Awe Ox

In John Boorman’s film Excalibur, there’s a wonderful scene where the wizard Merlin is talking in a woodland vale with Morgana, the enchantress, about magic and the times they live in. At one point, he tells her:

“The days of our kind are numberèd. The one God comes to drive out the many gods. The spirits of wood and stream grow silent. It’s the way of things. Yes… it’s a time for men, and their ways.”

This melancholy observation came to mind a day or so ago when I learned that Derek Gow, the Devon farmer who keeps a herd of Heck cattle or aurochs on his farm, had been driven to destroy around half of the animals because they were so incredibly aggressive, actively trying to kill him and his staff whenever they could. While I think it’s sad that the animals in question had to be slaughtered on account of the characteristics that had been bred back into them, I’ve worked with livestock myself on many occasions over the years and I’ve had at least my share of encounters with cattle, dogs and horses that would have maimed or killed me if they’d had the chance, so I’m not critical of Mr Gow’s decision.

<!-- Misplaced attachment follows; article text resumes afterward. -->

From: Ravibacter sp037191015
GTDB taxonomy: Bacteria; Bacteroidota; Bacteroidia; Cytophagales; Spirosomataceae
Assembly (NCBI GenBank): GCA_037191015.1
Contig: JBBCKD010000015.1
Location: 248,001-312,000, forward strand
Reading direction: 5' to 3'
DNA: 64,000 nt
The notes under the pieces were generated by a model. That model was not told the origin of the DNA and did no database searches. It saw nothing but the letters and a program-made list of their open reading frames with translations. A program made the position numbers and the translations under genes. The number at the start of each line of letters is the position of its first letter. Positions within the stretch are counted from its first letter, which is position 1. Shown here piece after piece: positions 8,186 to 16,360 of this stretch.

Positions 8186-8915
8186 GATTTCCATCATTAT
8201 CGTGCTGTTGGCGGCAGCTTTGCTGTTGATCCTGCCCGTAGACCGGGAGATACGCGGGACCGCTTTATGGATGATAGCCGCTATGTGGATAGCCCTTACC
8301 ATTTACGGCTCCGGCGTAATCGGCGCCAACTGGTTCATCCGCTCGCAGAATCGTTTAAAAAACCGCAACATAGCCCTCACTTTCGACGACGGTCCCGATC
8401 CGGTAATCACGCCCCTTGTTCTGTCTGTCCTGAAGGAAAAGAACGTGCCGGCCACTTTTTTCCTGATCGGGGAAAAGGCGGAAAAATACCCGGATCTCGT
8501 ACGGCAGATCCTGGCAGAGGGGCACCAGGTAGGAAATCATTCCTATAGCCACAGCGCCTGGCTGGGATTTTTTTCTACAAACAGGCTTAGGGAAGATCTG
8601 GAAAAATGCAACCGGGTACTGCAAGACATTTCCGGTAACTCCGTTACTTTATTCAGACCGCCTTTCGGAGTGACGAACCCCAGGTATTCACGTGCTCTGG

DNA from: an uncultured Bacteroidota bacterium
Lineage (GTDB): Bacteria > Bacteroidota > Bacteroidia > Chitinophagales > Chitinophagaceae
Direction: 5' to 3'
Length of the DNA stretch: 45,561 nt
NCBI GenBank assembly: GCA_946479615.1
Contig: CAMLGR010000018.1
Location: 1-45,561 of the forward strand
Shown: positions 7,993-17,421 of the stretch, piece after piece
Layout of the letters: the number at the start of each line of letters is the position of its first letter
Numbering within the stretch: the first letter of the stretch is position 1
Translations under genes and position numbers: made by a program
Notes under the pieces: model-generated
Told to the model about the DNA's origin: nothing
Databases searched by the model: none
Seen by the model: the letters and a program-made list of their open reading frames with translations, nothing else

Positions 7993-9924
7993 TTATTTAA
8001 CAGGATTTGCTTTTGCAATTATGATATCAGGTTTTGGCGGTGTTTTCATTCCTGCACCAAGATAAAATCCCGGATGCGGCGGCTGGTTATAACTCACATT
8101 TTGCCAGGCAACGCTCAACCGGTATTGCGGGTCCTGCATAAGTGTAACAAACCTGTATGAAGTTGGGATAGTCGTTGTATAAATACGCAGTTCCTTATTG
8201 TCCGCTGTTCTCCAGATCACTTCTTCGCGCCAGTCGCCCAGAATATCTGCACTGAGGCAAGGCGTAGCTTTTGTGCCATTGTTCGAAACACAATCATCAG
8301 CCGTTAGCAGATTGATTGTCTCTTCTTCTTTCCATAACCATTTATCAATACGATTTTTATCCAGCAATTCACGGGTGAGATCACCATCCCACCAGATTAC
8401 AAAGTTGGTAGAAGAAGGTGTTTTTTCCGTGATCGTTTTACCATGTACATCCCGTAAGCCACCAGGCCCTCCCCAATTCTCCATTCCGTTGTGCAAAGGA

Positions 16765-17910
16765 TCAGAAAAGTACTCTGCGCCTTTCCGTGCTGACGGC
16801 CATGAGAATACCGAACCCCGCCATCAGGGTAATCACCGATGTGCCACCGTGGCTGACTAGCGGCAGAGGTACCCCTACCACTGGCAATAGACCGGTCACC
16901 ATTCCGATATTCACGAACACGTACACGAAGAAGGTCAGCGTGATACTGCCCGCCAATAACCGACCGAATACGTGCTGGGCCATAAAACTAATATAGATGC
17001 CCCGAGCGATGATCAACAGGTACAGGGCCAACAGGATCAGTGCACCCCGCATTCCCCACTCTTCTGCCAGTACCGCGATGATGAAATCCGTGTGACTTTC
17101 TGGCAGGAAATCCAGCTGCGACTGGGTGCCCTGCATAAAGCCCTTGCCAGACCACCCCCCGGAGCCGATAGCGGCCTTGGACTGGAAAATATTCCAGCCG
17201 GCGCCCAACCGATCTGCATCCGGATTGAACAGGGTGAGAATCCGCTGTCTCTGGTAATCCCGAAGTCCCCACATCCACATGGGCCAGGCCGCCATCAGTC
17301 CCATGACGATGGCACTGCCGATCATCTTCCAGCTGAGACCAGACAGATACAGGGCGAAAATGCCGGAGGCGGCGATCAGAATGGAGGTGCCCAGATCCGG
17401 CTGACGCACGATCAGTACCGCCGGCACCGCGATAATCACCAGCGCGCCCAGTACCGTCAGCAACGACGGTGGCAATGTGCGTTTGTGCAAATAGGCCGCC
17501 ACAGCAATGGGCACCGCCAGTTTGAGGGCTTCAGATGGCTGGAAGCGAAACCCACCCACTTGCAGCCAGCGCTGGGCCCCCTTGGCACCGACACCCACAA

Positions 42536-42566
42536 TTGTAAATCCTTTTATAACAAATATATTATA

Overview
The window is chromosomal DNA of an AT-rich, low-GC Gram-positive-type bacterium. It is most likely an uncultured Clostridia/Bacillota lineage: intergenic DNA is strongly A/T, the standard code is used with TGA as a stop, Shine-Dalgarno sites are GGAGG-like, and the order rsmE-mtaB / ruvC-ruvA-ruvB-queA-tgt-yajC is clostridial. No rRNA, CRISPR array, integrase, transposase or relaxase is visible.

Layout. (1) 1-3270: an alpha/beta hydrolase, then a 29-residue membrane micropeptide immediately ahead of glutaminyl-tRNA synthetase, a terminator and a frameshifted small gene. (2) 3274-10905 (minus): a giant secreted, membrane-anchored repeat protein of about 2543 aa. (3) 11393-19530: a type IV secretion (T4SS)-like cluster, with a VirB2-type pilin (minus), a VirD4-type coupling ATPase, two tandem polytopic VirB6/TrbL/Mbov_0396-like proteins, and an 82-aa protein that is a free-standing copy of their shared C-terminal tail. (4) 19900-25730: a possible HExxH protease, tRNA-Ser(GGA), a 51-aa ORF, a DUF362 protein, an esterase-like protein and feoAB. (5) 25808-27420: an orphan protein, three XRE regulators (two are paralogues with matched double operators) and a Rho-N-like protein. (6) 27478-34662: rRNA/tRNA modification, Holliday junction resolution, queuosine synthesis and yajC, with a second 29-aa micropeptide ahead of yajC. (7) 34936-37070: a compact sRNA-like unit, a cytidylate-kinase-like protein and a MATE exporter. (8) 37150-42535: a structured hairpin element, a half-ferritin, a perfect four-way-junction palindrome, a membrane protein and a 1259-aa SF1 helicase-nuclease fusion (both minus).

However, the forerunners of “The Devil’s Own Satanic Herd” in Devon were undoubtedly far bigger and even more ferocious beasts. We know from excavations at Blick’s Mead and at Stonehenge itself that our remote ancestors regularly encountered these terrifying animals that must have seemed to have been the embodiment of some wanton force of nature. I have no doubt at all that the ancient British aurochs played a significant part in shaping one or more aspects of the landscape around Stonehenge, so in an ideal world, I’d like to have seen their descendants return to be physically and dynamically present once in some part of the countryside within site of the ruins, but I accept that this will never happen.

Instead, the Stonehenge landscape is dominated not by the desire of our ancestors to construct wonderful things, nor is it invigorated by the elements or by ferocious, marauding creatures of flesh and blood like wolves, bears or aurochs. There may be some truth to the belief held by certain Druids and pagans in ley lines and the like, yet the powers that currently hold sway at Stonehenge are equally invisible but far more potent, in the nebulous form of finances, petitions and permissions.

“Yes… it’s a time for men, and their ways.”

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